SACRAMENTO – Today, February 7, 2012 marks the 12th year for National Black HIV/AIDS Awareness Day, a national HIV testing and treatment community mobilization initiative targeted at Blacks in the United States and the Diaspora. There are four specific focal points: education, testing, involvement, and treatment. Educationally, the focus is to get Blacks educated about the basics of HIV/AIDS in their local communities.
Testing is at the core of this initiative, as it is hoped that Blacks will mark February 7th of every year as their annual or biannual day to get tested for HIV. This is vital for those who are sexually active and those at high risk of contracting HIV.
When it comes to community and organization leadership, getting Blacks involved to serve is another key focus. Organizers say they need Black People from all walks of life, economic classes, literacy levels, shades and tones as well as communities (large and small) to get connected to the work happening on the ground in their local areas.
And lastly, for those living with HIV or newly testing positive for the virus, getting them connected to treatment and care services becomes paramount.
National Black HIV/AIDS Awareness Day was founded by five national organizations funded by the Centers for Disease Control and Prevention in 1999 to provide capacity building assistance to Black communities and organizations. The initiative begin in 2000 with these five key organizations: Concerned Black Men, Inc. of Philadelphia; Health Watch Information and Promotion Services, Inc.; Jackson State University – Mississippi Urban Research Center; National Black Alcoholism and Addictions Council; and National Black Leadership Commission on AIDS.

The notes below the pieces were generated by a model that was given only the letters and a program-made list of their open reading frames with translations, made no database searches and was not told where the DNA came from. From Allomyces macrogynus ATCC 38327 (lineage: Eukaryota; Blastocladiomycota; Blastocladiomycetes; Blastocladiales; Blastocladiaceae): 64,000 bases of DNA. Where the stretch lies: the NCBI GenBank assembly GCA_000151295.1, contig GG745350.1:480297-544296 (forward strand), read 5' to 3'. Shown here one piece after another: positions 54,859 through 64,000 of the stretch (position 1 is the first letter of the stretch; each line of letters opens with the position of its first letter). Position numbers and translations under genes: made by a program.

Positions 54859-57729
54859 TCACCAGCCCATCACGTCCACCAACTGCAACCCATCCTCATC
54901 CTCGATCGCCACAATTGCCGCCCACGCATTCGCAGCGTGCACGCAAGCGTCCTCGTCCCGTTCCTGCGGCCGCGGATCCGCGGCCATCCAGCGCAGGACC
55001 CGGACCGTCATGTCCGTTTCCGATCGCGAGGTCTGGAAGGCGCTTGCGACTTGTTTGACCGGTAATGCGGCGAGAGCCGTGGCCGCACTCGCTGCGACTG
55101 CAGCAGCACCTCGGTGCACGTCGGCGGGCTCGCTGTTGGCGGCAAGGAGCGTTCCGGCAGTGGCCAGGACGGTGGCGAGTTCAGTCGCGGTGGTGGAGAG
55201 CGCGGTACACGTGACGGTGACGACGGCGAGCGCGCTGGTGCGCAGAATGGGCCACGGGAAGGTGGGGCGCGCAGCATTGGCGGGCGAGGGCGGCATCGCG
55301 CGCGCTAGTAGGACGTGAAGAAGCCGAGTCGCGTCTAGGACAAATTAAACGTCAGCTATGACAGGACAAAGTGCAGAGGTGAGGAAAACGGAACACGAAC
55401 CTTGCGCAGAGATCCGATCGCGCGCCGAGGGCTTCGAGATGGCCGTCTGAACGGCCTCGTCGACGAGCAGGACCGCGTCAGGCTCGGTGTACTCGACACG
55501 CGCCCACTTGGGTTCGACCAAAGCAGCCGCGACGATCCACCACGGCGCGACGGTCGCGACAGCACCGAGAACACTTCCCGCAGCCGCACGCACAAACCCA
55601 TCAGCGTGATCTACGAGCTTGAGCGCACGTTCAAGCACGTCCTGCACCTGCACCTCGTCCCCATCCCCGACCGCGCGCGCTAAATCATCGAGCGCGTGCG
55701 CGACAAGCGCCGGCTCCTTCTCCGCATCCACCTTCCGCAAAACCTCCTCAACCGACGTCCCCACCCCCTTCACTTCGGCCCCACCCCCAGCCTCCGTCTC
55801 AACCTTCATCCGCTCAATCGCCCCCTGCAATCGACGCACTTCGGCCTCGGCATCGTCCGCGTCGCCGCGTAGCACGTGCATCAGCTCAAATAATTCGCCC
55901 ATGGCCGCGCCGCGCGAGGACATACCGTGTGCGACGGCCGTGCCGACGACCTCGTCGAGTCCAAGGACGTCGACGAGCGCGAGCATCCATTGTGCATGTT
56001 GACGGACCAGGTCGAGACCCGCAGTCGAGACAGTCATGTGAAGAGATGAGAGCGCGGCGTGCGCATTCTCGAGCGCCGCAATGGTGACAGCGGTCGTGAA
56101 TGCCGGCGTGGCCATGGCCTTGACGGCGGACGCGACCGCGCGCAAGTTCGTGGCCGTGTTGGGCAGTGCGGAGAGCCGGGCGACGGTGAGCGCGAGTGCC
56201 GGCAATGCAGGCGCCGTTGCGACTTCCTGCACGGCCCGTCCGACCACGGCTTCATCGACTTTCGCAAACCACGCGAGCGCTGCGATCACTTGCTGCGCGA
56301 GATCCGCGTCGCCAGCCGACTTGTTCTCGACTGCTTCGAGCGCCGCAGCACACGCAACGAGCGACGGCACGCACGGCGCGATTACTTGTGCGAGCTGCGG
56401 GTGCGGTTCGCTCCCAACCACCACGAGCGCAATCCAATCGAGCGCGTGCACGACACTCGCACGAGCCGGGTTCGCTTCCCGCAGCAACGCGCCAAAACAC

National Black HIV/AIDS Awareness Day is a grass roots effort, that is shaped around the needs of those communities that work hard each and every year to make it a success. Each year, almost 20,000 Blacks in the United States test positive for HIV, that is an alarming amount if you multiply it times the last five years alone – that’s 100,000 Blacks who are now living with HIV or may have died from AIDS related complications.
The following events are being held throughout the Sacramento region:
Organizer: Harm Reduction Services
Event Location: 4300 Watt Ave ; Sacramento, CA 95821, United States of America
Included Activities: Testing,
Organizer: Wellspring Women’s Center
Event Location: 3414 4th avenue; sacramento, CA 95817, United States of America
Included Activities: Testing, swareness through speaker
CARES, the largest HIV/AIDS nonprofit clinic in the Sacramento region also offers free & confidential walk-in and appointment HIV & STD testing Monday through Friday. For more information visit them online at http://www.caresclinic.org/